The Impact of Alcohol on Health, Performance, and Recovery

You might have encountered this dilemma before: you want to enjoy some drinks with friends, but you’re worried that the alcohol and extra calories might negatively affect your training. It’s difficult to weight the pros and cons in this situation if you aren’t familiar with the ways in which alcohol can affect your body. In this post I’ll cover how alcohol impacts different aspects of your health, athletic performance, and recovery. Hopefully this information can help you to make more informed decisions regarding your drinking habits and behaviors.

Impact of Alcohol on Health

The truth is I can’t tell you exactly how alcohol consumption will impact your health because everyone is different. There are several factors which influence the way alcohol is metabolized in your body including genetics, biological sex, body mass, nutritional status, activity level, and amount/timing of consumption (Barnes, 2014). Here I’ll give you a general overview of the science behind alcohol metabolism and how it affects health.


You probably already knew this one, but one of the most noticeable effects of alcohol is its ability to dehydrate you. Normally, a hormone called anti-diuretic hormone (ADH) helps your body to retain water and keep your cells well-hydrated and functioning properly. However, ethanol, the type of alcohol in drinks, blocks the effects of ADH leading to excess urination and dehydration (Shirreffs and Maughan, 2006).

It is time. It is Race Week. You are at the venue and you are ready to “ROCK THE SHIT” out of your race. Let me break down your week for you.

You are TWO days from your Ironman Triathlon! 

You are excited, hanging at the Expo and grabbing your Ironman Branded Gear. You start hearing what people are saying about their training and how many miles they done. You head back to the hotel. You get your T1 and T2 gear ready. Bike is ready. You sit with more athletes at dinner. They talk about the “war” stories of how much training they did. They pull out their phone to look at their data. You observe.

You are ONE day from your Ironman Triathlon! 

You eat a LARGE breakfast and realize you have to start tapering your food today. You head down to the bike drop off with your bike and TI/T2 bag. You start hearing MORE people discuss their training. You head back to the hotel. You jump on your social media. You see EVERYONE talking about Ironman this and Ironman that. People keep talking about the weather. Is it wetsuit legal? What do you do?


This past week, I was in Boulder, CO at the Endurance Coaching Summit (ECS), that was put on by Training Peaks and USA Triathlon. I needed to get my CEC’s (Continuing Education Credits) for my USA Triathlon Level I and this knocks out 12 out of the 15 credits, I need to get every two years AND I was heading to Boulder, CO. Win. Win!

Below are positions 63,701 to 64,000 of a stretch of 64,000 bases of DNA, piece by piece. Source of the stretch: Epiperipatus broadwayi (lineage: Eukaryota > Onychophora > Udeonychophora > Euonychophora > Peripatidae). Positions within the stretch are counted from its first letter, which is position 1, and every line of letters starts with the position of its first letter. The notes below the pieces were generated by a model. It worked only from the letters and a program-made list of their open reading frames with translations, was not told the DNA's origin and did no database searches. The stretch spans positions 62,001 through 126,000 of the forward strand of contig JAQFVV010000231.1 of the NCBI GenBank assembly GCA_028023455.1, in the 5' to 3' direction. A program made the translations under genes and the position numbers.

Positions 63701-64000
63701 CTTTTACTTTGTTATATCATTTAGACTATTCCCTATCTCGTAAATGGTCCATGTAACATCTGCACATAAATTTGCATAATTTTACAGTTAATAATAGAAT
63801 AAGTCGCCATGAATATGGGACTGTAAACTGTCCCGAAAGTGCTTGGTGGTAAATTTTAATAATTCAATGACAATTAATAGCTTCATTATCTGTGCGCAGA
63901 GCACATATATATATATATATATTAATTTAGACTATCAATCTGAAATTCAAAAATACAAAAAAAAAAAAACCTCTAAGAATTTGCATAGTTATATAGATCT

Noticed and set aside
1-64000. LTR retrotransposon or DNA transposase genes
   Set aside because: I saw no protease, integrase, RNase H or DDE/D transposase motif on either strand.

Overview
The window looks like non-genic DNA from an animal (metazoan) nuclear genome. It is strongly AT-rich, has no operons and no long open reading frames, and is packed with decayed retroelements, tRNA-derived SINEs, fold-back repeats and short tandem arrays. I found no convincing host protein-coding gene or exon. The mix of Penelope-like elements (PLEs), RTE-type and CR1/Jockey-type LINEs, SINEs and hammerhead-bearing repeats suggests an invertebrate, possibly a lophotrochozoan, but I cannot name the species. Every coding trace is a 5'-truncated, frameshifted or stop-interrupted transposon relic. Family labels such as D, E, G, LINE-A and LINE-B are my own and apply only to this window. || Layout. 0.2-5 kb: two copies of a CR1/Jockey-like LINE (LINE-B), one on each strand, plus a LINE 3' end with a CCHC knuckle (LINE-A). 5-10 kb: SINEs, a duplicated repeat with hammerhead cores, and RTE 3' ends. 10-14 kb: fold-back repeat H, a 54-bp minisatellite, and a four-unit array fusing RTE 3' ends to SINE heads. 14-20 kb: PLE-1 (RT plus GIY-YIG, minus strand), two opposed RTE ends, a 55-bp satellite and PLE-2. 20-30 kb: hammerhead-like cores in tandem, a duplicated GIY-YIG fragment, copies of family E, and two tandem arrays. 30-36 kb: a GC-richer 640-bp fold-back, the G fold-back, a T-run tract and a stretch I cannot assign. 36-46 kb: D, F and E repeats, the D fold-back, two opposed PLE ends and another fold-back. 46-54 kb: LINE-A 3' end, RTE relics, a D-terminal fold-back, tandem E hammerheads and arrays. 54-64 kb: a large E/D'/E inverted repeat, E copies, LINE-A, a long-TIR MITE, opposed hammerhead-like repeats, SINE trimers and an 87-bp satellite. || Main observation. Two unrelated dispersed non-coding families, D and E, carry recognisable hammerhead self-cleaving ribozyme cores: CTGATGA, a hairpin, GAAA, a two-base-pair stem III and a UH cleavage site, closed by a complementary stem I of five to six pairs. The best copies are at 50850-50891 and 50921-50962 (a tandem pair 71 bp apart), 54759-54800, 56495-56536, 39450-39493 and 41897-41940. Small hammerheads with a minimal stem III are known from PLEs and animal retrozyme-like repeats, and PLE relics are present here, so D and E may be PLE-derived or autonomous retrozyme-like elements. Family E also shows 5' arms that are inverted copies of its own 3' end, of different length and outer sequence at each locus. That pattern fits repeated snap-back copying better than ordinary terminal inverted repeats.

The conference was at the University of Colorado – Boulder. What an amazing venue, tons of coaches, along with Pro Athletes, Influencers and people wanting to learn about triathlon and how to improve as coaches, business owners and athletes.

The Man. Dave Scott. 6 x Ironman Triathlon World Champion. He was the first speaker and his talk really hit home.  He talked about technology now to technology back in the days that he won his Ironman Triathlons, especially his first Ironman Triathlon in 1980. Dave said this…

“The technology that I had in 1980 Ironman Triathlon was “Can I do this?”

Then, he pulled out his bike that he used for the 1980 Ironman Triathlon. No aerobars. No Power Meter. No Garmin, Polar or Tom Tom.

After Dave spoke, I took this thought with me throughout the whole conference and started thinking about my athletes, my coaching and my business as well.

During the conference, I learned about:

  • How to Grow a Racing Team
  • Strength Training & the Triathlete from a Strength & Conditioning Coach from UCB
  • Nutrition from the Gatorade Sports Institute
  • How to Grow my Coaching Business
  • Getting into the mind of athletes through Sports Psychology
  • How to Grow my Coaching Brand even more so!

As you can see, it was an AMAZING conference. As you know about conferences like this, you take in what you want to take in and how it applies to you and your business.

The final “Good Bye” was from the owner and co-founder of Training Peaks, Gear Fisher and Dirk Friel.

Gear’s talk was short and sweet but hit home and tied into Dave Scott’s talk very well. Gear said:

“The #1 need that a triathlete wants from their coach is feedback.”

As an athlete myself, I couldn’t agree with them more. I value the feedback that I receive from my coach.